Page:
I think you’re right about open content. This is the kind of stuff we need more of. I wonder if teachers might be more inclined to reuse and adapt open content of this kind as it still allows them to exercise their own craft. There’s still a lot of reticence about reusing other people’s educational content as it’s almost seen as calling into question your professional expertise.

      I like the fish analogy. I like fish! The fresher the better 🙂

  2. There is also

    The basic problem (to me) is openness never cared about broadcasting, or disseminating the content, or getting found. Serendipity is great, but perhaps not at Odyssean levels. This isn’t an argument for ess eee ohh, but for giving a toss about your work.

    Suspect OER funding was about “creating content”, not about getting people to use it. Fire and forget? Dump and run?

    I don’t think repositories present their content as an “endpoint”

    • Think you’re dead right Pat. In the ed tech space the focus on open content tends to be on getting stuff out there. The UKOER metaphor was turning on the tap. But discovery is still a big problem. To be fair to UKOER, later stages of the programme did try to focus on enhancing discovery but I’m not sure how successful that was.

      It’s still a problem. So what’s the answer? More repositories? Better metadata? Custom search engines? Or is it all just a digital literacy issue?

      One of the things I like about the BL Labs projects is that they are very much focused on creative approaches to discoverability. So what, if anything, can we learn from them, or indeed from what you’ve been doing with Solvonauts?

  3. Thanks Lorna, a thought provoking post. I definitely agree that the distinction between RLOs and OERs is an important one, and shouldn’t be seen as just a rebranding exercise. But perhaps if OER can be just about anything that you are allowed to reuse, this means we as ‘promoters of open’ have to take a step back from the old RLO ‘sales pitch’ that claims you will be able to just search, plug and play some resource and that will save you all this time. In the ed tech world there is a danger we can end up repeating narratives of technological progress and efficiency. Instead I think we must acknowledge that doing this stuff is hard and time consuming for people whose main job is actually something rather different. So my feeling is we need to focus on making better arguments for openness. I enjoy tweets from Solvonauts and the mechanical curator popping up in my news feed and I don’t think the value of fun should be underestimated – and as well as highlighting interesting things, just because they are interesting, these serve as a reminder that there is open content out there to be had. But it does seem to me that a key open ed issue is that educators are not really sure how to find the specific content they are after for a specific purpose (actually, they are sure they can use Google, it is beyond Google that madness appears to lie). So you can look at it as partly an issue of digital literacies, partly about needing open technologies to improve to better support discoverability and reusability, but also crucially about the how culture and motivation impact engagement with openness, and how much support is available to help educators navigate these open waters.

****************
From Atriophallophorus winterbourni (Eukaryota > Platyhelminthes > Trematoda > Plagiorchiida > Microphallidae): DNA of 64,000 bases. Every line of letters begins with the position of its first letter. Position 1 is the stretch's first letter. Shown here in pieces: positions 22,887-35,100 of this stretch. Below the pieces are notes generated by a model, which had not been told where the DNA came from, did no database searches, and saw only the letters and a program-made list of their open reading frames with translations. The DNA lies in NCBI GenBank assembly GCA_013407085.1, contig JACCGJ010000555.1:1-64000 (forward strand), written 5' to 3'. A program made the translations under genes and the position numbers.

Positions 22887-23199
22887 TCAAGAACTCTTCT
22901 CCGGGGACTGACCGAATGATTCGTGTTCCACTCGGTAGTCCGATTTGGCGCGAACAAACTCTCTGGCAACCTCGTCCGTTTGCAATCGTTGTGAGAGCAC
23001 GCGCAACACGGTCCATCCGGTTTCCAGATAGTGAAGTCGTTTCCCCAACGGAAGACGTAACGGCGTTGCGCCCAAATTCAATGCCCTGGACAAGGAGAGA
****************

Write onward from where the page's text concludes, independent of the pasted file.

• Thanks for your comments Leo and for helping to move these discussions forward. I think you’re right, perhaps we do need to re-evaluate what we mean when we promote the “benefits of open”. Reusing existing resource does take a degree of time and effort and this isn’t something we should gloss over.

      I also agree that more needs to be done to improve the discoverability of resources that match users’ specific educational requirements. Even after all these years, discovering educational content is still hard. That’s one of the reasons I’ve been involved with the Learning Resource Metadata Initiative (LRMI It won’t solve all these problems, but it’s another step in the right direction.

  4. Thanks Lorna – your post has left me thinking about the conceptual boundaries between discoverability and serendipity. There is so much great open content (as your examples show) that would be more accessible through improved discoverability, but one of the great joys of serendipity is finding something (or stumbling over something) without really “looking” for it. Of course all this also raises issues of how users then curate and manage the content.. definitely challenges to consider over afternoon coffee!